The Ice Bear began with a friend, pregnant with her first child. Something went wrong. The baby stopped moving, at full term. He died. She had to deliver a stillborn child. A tragedy for her and the child and her husband. The way people reacted to this was a shock to me. Quick, rush over it, brush over it, hide it under business, do anything but face the pain. (Not Sophie and Jon. They couldn’t rush over it, hide it, they had to face it.) I wanted to do a book about a lost child, about loosing a child. This was a thread that wove into the book. Though few would know if I didn’t say and the book is dedicated to Rhoderic, and Sophie and Jon and also to Katie and Thomas who were born by the time the book came out.
The Ice Bear began with a wish to do a book about polar bears, and to weave into it transformation and a legend, of the trickster and the shaman.
The Ice Bear began when the flight of a raven began to stitch together ideas with its patterned flight in the Pembrokeshire sky, because all books are like rivers, fed by streams of ideas, coming together.
The book is part of a series of books I have written about animals, each with a cover that is a portrait of the animal, staring out from the book. The covers are strong, almost iconic, and the books are often given shelf space so that the whole cover is seen, rather than being placed spine out on a shelf. I am told by bookshops who put the in the window that they work like a charm to bring people in to the shop, and one shop in Edinburgh said that people often missed their bus as they crossed the road to get a better look at the Snow Leopard when that was in the window. There’s something about eyes looking straight at you that still holds a primitive magic over the wild parts of the human consciousness. When I paint an animal in this way I am not searching for the humanity in the animal. I am searching for the soul, the spirit of the creature.
Having ‘begun’ with an image the story then builds into a balance of words and images. Picture books are meant to be read aloud. The language needs to taste good in the ear, to look right where it sits on the page. A picture book is like a theatre, each page a stage set for that part of the story and in designing each page I often include parts of the stories that are only in the pictures. Once open I try to keep the words inside the pictures. I want the book to become a world where the pictures and the words tell the story. The composition is thought out right to the corners and often the corners and edges are where the main focus of the story is. (You can see this best in the picture where the child finds his mother bear. The image dominated the page but in the top right hand corner there is the figure of the father, charging in).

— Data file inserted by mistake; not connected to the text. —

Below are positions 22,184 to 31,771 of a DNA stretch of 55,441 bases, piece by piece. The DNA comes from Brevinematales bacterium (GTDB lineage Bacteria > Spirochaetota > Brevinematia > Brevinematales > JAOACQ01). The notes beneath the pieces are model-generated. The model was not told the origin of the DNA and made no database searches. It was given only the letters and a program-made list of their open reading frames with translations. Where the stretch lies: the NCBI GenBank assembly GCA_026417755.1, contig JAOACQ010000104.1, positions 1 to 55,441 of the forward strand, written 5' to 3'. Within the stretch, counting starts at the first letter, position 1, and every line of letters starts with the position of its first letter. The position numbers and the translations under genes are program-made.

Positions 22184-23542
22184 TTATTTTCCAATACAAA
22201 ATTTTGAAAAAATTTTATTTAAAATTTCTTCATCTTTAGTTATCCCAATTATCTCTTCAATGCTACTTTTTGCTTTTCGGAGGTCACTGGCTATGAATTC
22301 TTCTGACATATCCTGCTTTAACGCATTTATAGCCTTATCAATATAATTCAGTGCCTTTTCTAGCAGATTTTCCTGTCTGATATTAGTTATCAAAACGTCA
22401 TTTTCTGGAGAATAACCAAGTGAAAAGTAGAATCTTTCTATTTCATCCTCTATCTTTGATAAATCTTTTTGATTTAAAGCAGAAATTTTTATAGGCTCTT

I paint on smooth paper, arches hot pressed, beginning with pale washes and then building and building with layers and then smaller details. The paints that I use are Winsor and Newton Artist Quality watercolours, usually tubes, and I use ceramic palettes. I know these colours quite well now after 25 years of working with them. I know when to run wet into wet and how much water to use. Now I use sable brushes. They carry the paint so well and a brush like a series 7, no. 4 will allow a wide wash but also can pull the finest line when handled right. And in the same way that writing is like finding the answers to a series of questions, so too is painting. I am constantly asking myself questions, about composition and colour and line and finding the answers is what makes the book.
In The Ice Bear the mother and the father each have a totem animal. The mother’s is the Arctic fox, and often when it seems that the child is alone on the ice you can see the fox is there somewhere, watching. The father’s is the owl, a fierce sky hunter. The boy’s is the bear and always will be. And raven, the trickster, a character who is perhaps a force for good, perhaps bad. He steals the bear child, but takes him to the hunter and his wife who have longed for a child. And when it is time he leads him back across the ice and joins the bear people with the human people forever. So is she good, or bad?
During the telling of a tale things can change. When I originally wrote The Ice Bear the raven lured the child out over the ice with small shards of sea glass. But I had wanted the book to be set long before glass was invented. The child becomes the first shaman, a bridge between humanity and the bear people. It was a time when there were no borders and people wondered the land without any border controls. There was no concept of ownership of land. The very idea would have seemed ridiculous. And so I looked for something else, something more timeless and lit upon the idea of amber. Amber is natural, not a manufactured thing. And I have a necklace of amber beads that if taken apart by a mischievous raven would look just like the broken amber heart in the snow.